R. Dean Udy, 71, a former stake president and regional representative in Brigham City, Utah was sentenced to 1-to-15 years in state prison last week on securities fraud charges. He pled guilty to a scheme that ran for 12 years or more. According to the article in the Ogden Standard Examiner, “Udy’s victims total 1,500, with an estimated loss of $20 million.”
Prosecutors alleged that Mr. Udy “traded on his positions in The Church of Jesus Christ of Latter-day Saints, which included membership in a stake presidency and as a regional representative in Box Elder County” to gain people’s trust. “People felt Brother Udy would never do anything wrong.”
So what is the lesson here? If anyone uses their church position (explicitly or not) to gain your trust in connection with an investment pitch — run for the hills. Don’t trust anyone just because they are a church leader or even a church member. Do your homework and check out the individual, the company and everyone connected with the potential investment opportunity on the Utah Division of Securities, FINRA and the SEC databases.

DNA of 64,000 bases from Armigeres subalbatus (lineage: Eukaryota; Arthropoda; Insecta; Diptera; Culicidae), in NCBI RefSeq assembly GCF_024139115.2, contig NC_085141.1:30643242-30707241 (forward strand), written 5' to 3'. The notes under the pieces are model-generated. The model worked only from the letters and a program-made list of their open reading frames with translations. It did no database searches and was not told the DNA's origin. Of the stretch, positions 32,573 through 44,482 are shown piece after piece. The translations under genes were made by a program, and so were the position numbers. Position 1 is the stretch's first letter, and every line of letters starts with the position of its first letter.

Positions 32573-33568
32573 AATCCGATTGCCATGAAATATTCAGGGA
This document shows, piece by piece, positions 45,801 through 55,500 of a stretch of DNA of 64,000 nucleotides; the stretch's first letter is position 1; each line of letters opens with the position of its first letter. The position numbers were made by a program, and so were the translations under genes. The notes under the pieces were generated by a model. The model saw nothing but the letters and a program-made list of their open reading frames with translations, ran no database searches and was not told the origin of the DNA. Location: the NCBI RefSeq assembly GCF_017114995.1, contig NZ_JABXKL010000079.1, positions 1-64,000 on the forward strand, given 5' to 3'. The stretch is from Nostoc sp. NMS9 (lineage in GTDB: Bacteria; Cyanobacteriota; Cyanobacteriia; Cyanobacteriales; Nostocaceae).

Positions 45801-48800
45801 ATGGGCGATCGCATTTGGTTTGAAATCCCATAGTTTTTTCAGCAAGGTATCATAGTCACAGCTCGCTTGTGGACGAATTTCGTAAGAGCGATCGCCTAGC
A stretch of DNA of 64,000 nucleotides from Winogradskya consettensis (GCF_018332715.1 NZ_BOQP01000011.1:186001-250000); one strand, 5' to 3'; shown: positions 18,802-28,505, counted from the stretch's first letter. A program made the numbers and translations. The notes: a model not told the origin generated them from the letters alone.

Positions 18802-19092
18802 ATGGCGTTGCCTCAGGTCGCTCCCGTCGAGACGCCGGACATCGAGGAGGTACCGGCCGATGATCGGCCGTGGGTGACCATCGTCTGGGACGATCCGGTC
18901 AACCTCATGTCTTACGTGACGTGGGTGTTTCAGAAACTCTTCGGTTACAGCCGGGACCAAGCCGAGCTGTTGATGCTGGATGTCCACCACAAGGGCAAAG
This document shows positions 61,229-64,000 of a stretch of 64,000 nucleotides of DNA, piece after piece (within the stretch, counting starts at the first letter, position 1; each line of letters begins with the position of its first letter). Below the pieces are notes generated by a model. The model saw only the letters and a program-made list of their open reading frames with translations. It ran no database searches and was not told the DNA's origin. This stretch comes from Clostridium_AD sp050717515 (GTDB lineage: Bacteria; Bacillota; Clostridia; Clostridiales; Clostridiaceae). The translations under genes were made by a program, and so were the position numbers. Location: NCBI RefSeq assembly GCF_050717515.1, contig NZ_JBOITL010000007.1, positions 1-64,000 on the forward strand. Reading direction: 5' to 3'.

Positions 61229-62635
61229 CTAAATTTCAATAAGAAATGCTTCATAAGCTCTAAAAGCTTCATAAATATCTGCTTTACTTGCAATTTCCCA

Mr. Udy first entered into a Consent Order with the Division of Securities in 2002, but that didn’t slow him down. He was then charged criminally in 2005 and pled guilty to two felony criminal counts in 2007. However, that sentence was held in abeyance for 36 months after he agreed to pay full restitution to his investors and to provide accurate information to the State about those investors. But that didn’t happen, and it took several years for the judge to lose patience with him and send him to jail.
In June a federal grand jury indicted him and his son, Cameron, for charges alleging they ran a $11.4 million in bank fraud in Las Vegas, and they face trial on that charge in October.
Copyright 2010 by Mark W. Pugsley. All rights reserved.